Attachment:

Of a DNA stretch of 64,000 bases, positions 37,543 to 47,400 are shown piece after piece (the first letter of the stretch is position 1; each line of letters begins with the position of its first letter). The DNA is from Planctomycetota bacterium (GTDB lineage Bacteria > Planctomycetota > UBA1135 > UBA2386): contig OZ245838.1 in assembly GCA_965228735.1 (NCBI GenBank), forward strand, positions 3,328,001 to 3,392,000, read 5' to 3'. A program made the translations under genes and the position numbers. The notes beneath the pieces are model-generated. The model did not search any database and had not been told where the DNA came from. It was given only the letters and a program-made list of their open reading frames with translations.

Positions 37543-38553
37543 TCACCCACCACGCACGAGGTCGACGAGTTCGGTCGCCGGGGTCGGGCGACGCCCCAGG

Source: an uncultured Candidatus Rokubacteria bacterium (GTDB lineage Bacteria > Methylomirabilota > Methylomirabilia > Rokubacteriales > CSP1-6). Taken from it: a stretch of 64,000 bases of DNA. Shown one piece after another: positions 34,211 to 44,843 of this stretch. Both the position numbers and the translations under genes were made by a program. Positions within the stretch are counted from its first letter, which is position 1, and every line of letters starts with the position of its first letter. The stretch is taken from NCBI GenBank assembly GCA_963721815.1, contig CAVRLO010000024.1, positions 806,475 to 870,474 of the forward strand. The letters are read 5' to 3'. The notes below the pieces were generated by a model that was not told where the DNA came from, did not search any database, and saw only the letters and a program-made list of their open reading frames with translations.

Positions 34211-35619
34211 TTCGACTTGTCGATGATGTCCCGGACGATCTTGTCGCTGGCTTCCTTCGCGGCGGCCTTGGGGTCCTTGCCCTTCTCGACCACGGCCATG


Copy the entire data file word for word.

Of a DNA stretch of 64,000 bases, positions 37,543 to 47,400 are shown piece after piece (the first letter of the stretch is position 1; each line of letters begins with the position of its first letter). The DNA is from Planctomycetota bacterium (GTDB lineage Bacteria > Planctomycetota > UBA1135 > UBA2386): contig OZ245838.1 in assembly GCA_965228735.1 (NCBI GenBank), forward strand, positions 3,328,001 to 3,392,000, read 5' to 3'. A program made the translations under genes and the position numbers. The notes beneath the pieces are model-generated. The model did not search any database and had not been told where the DNA came from. It was given only the letters and a program-made list of their open reading frames with translations.

Positions 37543-38553
37543 TCACCCACCACGCACGAGGTCGACGAGTTCGGTCGCCGGGGTCGGGCGACGCCCCAGG

Source: an uncultured Candidatus Rokubacteria bacterium (GTDB lineage Bacteria > Methylomirabilota > Methylomirabilia > Rokubacteriales > CSP1-6). Taken from it: a stretch of 64,000 bases of DNA. Shown one piece after another: positions 34,211 to 44,843 of this stretch. Both the position numbers and the translations under genes were made by a program. Positions within the stretch are counted from its first letter, which is position 1, and every line of letters starts with the position of its first letter. The stretch is taken from NCBI GenBank assembly GCA_963721815.1, contig CAVRLO010000024.1, positions 806,475 to 870,474 of the forward strand. The letters are read 5' to 3'. The notes below the pieces were generated by a model that was not told where the DNA came from, did not search any database, and saw only the letters and a program-made list of their open reading frames with translations.

Positions 34211-35619
34211 TTCGACTTGTCGATGATGTCCCGGACGATCTTGTCGCTGGCTTCCTTCGCGGCGGCCTTGGGGTCCTTGCCCTTCTCGACCACGGCCATG